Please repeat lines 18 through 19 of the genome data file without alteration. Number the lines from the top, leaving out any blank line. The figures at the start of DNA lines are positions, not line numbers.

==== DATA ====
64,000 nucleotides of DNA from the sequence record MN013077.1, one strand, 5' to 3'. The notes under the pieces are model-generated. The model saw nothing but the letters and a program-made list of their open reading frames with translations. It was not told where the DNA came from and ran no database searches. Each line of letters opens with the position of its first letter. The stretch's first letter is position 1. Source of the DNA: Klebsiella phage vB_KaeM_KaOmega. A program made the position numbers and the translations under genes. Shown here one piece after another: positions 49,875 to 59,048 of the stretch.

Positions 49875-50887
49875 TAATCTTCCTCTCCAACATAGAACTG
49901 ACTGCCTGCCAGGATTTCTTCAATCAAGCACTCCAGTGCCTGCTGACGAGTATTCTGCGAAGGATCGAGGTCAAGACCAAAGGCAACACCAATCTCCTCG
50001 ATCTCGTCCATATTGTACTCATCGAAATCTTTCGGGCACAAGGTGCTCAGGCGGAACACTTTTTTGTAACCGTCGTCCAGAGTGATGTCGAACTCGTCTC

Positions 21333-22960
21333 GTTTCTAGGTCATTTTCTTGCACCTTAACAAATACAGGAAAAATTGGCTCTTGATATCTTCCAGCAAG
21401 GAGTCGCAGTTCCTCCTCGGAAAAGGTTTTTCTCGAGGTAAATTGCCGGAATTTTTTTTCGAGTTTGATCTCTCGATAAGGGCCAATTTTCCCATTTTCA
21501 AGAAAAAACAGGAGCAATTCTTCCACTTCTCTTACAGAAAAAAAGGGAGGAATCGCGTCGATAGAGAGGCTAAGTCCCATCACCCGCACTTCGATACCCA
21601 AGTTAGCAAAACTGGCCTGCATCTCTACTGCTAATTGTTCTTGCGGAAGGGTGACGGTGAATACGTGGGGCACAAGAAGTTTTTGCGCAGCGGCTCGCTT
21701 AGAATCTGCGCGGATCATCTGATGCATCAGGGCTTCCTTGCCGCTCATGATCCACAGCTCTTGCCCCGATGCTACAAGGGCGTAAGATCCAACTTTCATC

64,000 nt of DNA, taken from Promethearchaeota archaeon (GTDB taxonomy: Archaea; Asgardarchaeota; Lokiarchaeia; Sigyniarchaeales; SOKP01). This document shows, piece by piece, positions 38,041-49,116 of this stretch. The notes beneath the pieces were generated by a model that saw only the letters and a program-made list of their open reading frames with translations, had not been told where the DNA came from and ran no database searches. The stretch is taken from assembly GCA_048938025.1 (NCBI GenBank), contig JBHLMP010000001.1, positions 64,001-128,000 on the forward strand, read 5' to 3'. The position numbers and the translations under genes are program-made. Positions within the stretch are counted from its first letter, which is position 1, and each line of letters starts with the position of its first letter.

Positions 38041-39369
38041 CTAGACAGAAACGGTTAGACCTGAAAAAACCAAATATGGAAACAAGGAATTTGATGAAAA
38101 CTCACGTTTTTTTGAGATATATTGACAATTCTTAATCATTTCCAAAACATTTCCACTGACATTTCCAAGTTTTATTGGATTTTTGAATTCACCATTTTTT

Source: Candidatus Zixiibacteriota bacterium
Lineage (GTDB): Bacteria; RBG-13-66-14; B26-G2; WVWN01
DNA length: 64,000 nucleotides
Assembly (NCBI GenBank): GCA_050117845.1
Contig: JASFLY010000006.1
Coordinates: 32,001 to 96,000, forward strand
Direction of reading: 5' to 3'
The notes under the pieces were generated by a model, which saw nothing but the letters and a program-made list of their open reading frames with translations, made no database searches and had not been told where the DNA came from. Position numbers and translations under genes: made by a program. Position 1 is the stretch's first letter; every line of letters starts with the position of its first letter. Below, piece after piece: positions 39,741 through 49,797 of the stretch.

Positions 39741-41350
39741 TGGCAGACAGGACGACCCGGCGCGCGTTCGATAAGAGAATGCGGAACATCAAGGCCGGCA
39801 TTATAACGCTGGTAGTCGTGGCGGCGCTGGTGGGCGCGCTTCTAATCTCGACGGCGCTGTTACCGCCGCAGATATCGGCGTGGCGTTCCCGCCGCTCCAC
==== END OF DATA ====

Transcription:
DNA length: 64,000 nucleotides
Assembly (NCBI GenBank): GCA_050117845.1